May 4 - hmm, they didn't tell us about the construction next door when we reserved this apartment. Those guys start pretty early with their saws & hammers - around 08:30, but guess that means they'll finish early too (they do). We've figured out how to operate the washing machine and the clothesline that is just outside the window (we're on the 3rd floor), and the blue sky - bright sun - day is drying that laundry pretty quickly. I managed to make my way over the canal & through one of the campos (a field, to the ancient Venetians which are all named after a different saint and generally located by a church), this morning to find the fruit shop and the bakery that Sabrina told us about to buy our breakfast. Back "home" again we've figured out how to use the espresso pot (not a "maker" - a real pot for the stove) and made our first cups of coffee. Not too bad. Now it's time to head off & begin our explorations of this city of canals.
We wandered out and about for several hours and after one day we've gotten pretty familiar with our own little neighborhood here where we are just next to Campo Saint Stefano and a stone throw away from the huge Piazza St. Marco where the Palazzo (Palace) Ducale is also located. Wandering over one of the canals we were treated to a gondola going by with what must be one of the few remaining gondola singers in Venice and he had a great voice as he sang Santa Lucia with his music resonating off the walls of the buildings lining the canal. We saw a billboard for a concert at a church and after a quick dinner of pizza and vino rosso (red wine) we enjoyed the concert by a group of 8 playing Vivaldi. It was raining a bit as we left the church (our first wet day), but since we were only about a 5 minute quick-walk to the apartment we weren't too wet - luckily.
May 5 - it's still cloudy, and we needed the umbrella for a few minutes, but today we set off to explore the area on the other side of the Grand Canal. We walked over the Ponte dell' Accademia (Academia Bridge) and began a walking tour I downloaded from an Internet site. Along the way we stopped in a little wine and Italian style "tapas" shop that Ta had located the day before when she was doing a bit of wandering as I checked the Internet email. They serve a great variety of one or two bite-sized tapas and after munching on a few of these, along with a glass of vino, we were off again and wandering the streets along the canals and through the campos. We eventually made our way over to St. Lucia train station where we used the automatic ticket dispenser to pick up our tickets, which I had reserved over the Internet before leaving Japan, for the trip to Milan. That done we headed back over the Ponte (bridge) degli Scalzi to continue our exploring. We found a small printer who prints from the etchings of one of the local artists. I imagine we'll head back there before we leave to buy one of the prints that Ta likes. The owner's daughter, who must be about 10 years old, took a liking to us and gave Ta a self-portrait, which is mainly of her curly hair, as a souvenir. From there we followed the signs for St. Marco (hard to get lost when those signs are around) and stopped along the way to buy some cheese, and some Speck (smoked ham), olives, fresh white asparagus, fruit and bread for tonight's dinner. Sounds like snacking, but makes for a nice dinner. Of course, we still had some great Chianti red that we had purchased the day before from a local wine shop to help the dinner go down.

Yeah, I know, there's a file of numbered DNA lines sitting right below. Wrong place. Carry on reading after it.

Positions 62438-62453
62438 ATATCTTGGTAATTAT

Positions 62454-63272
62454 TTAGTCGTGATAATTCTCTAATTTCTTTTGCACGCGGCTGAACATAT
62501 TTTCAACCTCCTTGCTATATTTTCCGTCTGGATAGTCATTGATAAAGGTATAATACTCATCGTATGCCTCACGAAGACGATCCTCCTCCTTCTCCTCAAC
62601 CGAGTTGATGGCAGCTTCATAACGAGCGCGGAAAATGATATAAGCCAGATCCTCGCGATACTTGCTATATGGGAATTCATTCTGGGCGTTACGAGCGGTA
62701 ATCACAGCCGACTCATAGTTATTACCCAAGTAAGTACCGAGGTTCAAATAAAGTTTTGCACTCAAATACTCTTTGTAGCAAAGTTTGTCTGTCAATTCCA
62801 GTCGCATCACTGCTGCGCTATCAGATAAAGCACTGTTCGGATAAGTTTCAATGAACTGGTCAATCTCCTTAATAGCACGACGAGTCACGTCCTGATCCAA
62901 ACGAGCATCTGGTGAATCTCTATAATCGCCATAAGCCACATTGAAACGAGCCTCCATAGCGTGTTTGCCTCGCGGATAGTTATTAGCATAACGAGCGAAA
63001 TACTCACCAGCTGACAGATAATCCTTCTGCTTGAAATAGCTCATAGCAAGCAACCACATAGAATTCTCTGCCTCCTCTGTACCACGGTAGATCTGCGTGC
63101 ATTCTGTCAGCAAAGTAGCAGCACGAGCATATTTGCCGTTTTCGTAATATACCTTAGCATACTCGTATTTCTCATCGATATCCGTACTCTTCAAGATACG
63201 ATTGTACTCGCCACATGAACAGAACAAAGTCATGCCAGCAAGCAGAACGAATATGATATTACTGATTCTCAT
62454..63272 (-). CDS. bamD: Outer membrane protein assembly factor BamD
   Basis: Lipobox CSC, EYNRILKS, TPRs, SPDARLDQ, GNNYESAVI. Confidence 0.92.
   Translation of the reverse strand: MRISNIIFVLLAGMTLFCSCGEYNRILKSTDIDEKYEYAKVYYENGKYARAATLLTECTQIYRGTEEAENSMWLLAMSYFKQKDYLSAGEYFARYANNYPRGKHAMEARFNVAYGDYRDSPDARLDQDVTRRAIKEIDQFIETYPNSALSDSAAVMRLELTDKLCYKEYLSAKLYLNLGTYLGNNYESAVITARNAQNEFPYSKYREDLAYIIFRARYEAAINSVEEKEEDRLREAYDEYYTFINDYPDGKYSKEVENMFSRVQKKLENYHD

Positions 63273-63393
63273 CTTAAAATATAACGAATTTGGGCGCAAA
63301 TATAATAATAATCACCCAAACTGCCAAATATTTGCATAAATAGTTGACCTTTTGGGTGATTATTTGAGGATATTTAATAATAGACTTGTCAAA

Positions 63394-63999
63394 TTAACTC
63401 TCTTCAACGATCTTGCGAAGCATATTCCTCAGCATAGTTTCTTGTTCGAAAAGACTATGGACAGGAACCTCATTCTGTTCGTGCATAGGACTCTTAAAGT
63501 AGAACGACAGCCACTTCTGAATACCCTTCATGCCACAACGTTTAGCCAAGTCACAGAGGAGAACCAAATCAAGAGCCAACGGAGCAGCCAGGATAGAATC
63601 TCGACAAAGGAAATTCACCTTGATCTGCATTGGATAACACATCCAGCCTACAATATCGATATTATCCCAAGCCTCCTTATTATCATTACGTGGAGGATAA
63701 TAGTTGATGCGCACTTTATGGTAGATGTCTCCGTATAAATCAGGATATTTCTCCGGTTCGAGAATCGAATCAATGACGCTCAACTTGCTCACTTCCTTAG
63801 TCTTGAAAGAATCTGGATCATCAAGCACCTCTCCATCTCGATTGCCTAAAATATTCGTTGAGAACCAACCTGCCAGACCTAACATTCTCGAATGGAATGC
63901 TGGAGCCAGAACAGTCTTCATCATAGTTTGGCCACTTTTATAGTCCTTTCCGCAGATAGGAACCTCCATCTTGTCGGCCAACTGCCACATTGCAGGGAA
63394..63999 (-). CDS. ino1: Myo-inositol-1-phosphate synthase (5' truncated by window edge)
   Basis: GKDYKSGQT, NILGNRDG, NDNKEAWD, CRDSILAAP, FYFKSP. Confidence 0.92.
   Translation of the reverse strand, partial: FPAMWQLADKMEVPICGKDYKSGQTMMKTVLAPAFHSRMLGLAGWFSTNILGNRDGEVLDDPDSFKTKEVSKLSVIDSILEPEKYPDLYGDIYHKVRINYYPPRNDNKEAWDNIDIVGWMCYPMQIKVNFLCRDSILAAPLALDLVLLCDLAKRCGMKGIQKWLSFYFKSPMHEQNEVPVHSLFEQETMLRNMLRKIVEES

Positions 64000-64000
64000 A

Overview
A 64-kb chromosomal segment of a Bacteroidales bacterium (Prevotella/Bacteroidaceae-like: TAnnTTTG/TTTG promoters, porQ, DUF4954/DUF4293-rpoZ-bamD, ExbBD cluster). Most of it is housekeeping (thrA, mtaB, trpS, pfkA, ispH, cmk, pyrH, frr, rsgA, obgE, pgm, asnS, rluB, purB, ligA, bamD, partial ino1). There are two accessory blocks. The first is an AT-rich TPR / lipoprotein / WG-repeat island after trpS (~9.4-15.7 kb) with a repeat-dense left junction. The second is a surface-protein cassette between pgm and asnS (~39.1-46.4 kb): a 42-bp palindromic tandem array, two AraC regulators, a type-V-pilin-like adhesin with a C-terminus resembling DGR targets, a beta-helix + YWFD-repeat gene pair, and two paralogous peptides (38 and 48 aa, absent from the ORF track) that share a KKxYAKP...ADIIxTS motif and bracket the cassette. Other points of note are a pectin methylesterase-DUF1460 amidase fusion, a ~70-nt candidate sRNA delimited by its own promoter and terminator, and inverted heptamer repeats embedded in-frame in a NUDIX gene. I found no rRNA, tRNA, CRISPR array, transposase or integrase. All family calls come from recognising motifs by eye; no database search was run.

For our evening entertainment we headed back over the Ponte dell' Accademia to the Scuola Grande Dei Carmini, which is about a 20 minute walk from our apartment, to see Mozart's opera, Cosi Fan Tutte ("All Women Are Like That"). Hard to believe that only 6 actors & actresses can do so much and the orchestra 5 did a fine job with the music. When they are all singing it makes for quite a sound. The Scuola, which is a society, was founded to help the poor and sick of Venice. Their building houses some very nice artwork and we were treated to a tour and explanation of the art before the opera started.
May 6 - the rain is gone and the sky is a perfect blue. Ta is off to explore a bit on her own while I find an Internet spot to check the email. We'll meet up later and start our walking tour of the Castello area, another tour I downloaded from the Internet. More on that tour later.